Young Syrian refugee wins Betjeman poetry prize with lament for her country

entry picture

A 13-year-old refugee from Syria has won the Betjeman poetry prize for 10-13-year-olds with her poem ‘Lament for Syria’. Amineh Abou Kerech, from Oxford, was presented with her prize beside the statue of Sir John Betjeman at St Pancras station on National Poetry Day. Runners-up were Daisy Foley and Jemima Webster, both aged 12.

According to an article on the Guardian website, Amineh started writing poems during the four years her family spent in Egypt after fleeing the civil war in Syria. She moved to England last summer. Her prizewinning poem was written half in English, half in Arabic, and translated fully into English with help from her sister, her teacher and Google Translate.

She attends Spires Academy in Oxford, a multicultural academy where more than 30 languages are spoken. She and her sister joined a workshop led by the Iraqi poet Adnan Al-Sayegh, and met  poet  Kate Clanchy, the school’s writer-in-residence since 2009, and who has been helping them at weekly classses.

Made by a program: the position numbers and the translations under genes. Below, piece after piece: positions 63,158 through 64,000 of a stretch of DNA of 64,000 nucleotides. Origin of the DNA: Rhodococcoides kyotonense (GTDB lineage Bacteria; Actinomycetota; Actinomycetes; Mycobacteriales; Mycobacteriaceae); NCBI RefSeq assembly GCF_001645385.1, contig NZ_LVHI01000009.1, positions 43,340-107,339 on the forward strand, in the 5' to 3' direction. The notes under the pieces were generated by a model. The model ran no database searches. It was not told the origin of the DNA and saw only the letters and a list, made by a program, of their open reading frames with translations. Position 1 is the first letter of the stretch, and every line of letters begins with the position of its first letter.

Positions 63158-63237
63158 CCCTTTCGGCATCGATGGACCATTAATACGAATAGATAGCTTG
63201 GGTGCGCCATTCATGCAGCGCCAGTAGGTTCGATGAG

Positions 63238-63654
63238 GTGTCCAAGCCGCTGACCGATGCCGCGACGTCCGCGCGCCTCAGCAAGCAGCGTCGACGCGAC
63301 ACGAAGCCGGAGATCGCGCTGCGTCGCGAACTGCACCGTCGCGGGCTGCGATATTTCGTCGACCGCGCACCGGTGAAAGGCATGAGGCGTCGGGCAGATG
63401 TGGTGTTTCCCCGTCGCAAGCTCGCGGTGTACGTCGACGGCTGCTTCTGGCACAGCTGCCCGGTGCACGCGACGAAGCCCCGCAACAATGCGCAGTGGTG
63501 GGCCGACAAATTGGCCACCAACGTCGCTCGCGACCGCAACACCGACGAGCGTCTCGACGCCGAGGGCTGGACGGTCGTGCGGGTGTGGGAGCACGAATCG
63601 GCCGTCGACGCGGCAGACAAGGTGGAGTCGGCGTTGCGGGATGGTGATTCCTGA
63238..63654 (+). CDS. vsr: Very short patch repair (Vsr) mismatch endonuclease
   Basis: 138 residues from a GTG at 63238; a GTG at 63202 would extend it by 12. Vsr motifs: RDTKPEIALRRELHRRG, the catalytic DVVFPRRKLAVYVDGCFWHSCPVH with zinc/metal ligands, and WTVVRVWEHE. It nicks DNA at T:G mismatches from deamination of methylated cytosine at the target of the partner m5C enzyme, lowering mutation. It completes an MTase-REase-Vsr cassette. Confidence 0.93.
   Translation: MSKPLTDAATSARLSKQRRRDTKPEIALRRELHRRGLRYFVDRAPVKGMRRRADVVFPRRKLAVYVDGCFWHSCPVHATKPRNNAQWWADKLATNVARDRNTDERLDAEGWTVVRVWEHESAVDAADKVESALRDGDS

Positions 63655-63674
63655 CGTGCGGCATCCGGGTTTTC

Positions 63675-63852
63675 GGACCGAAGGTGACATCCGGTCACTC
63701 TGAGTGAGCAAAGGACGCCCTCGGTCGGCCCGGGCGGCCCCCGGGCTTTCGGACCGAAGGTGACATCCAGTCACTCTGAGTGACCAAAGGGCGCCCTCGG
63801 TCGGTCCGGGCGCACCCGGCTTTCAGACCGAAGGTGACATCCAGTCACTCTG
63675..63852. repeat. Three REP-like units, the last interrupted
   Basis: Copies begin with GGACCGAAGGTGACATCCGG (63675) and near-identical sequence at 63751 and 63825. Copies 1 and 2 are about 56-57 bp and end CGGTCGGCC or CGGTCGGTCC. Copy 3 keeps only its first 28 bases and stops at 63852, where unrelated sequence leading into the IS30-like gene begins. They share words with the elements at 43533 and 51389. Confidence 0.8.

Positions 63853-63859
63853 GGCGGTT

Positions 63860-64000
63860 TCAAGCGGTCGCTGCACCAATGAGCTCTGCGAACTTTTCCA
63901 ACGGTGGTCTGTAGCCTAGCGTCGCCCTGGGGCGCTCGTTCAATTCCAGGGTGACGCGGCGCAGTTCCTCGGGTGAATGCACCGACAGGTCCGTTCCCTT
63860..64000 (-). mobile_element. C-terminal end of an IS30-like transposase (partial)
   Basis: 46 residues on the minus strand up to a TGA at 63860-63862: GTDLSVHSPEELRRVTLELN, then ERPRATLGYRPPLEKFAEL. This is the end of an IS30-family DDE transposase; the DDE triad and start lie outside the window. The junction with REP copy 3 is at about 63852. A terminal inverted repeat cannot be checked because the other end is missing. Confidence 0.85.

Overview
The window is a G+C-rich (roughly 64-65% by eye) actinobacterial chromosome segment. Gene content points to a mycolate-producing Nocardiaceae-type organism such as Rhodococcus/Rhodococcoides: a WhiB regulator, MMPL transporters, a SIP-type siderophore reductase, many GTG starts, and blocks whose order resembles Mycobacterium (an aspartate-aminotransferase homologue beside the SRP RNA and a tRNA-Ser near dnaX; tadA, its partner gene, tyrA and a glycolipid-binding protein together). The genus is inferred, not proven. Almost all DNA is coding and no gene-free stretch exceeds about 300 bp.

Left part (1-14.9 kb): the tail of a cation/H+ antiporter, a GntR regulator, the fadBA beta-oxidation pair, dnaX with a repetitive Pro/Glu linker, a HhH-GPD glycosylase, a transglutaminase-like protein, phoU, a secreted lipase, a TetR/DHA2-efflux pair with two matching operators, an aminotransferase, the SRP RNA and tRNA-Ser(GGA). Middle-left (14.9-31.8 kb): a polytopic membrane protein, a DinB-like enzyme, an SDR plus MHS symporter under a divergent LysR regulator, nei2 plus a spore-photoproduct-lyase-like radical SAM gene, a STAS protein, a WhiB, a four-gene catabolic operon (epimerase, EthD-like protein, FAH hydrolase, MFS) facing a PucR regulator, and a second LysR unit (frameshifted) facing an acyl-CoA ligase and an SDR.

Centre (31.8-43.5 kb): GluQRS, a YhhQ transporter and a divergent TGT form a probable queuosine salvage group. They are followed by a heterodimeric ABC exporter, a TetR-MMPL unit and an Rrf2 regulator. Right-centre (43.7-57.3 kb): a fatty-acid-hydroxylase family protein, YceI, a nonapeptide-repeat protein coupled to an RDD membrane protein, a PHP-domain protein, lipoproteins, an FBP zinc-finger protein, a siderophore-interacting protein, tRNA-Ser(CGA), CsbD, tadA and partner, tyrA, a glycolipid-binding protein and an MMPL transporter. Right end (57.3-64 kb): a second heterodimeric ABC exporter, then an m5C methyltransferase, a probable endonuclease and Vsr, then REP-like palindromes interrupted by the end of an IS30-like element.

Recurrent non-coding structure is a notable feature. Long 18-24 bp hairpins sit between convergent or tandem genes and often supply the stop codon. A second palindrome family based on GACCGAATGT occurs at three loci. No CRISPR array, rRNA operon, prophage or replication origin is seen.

Amineh receives a £500 prize with an extra £500 given to her school.

 

Background: Lives in transit 

 

 

 

 

◄ Can it get any better? Write Out Loud's poetry jam at The Railway in Marsden

'The Traveller' by Hannah Collins is Write Out Loud's Poem of the Week ►

Comments

No comments posted yet.

If you wish to post a comment you must login.

This site uses cookies. By continuing to browse, you are agreeing to our use of cookies.

Find out more Hide this message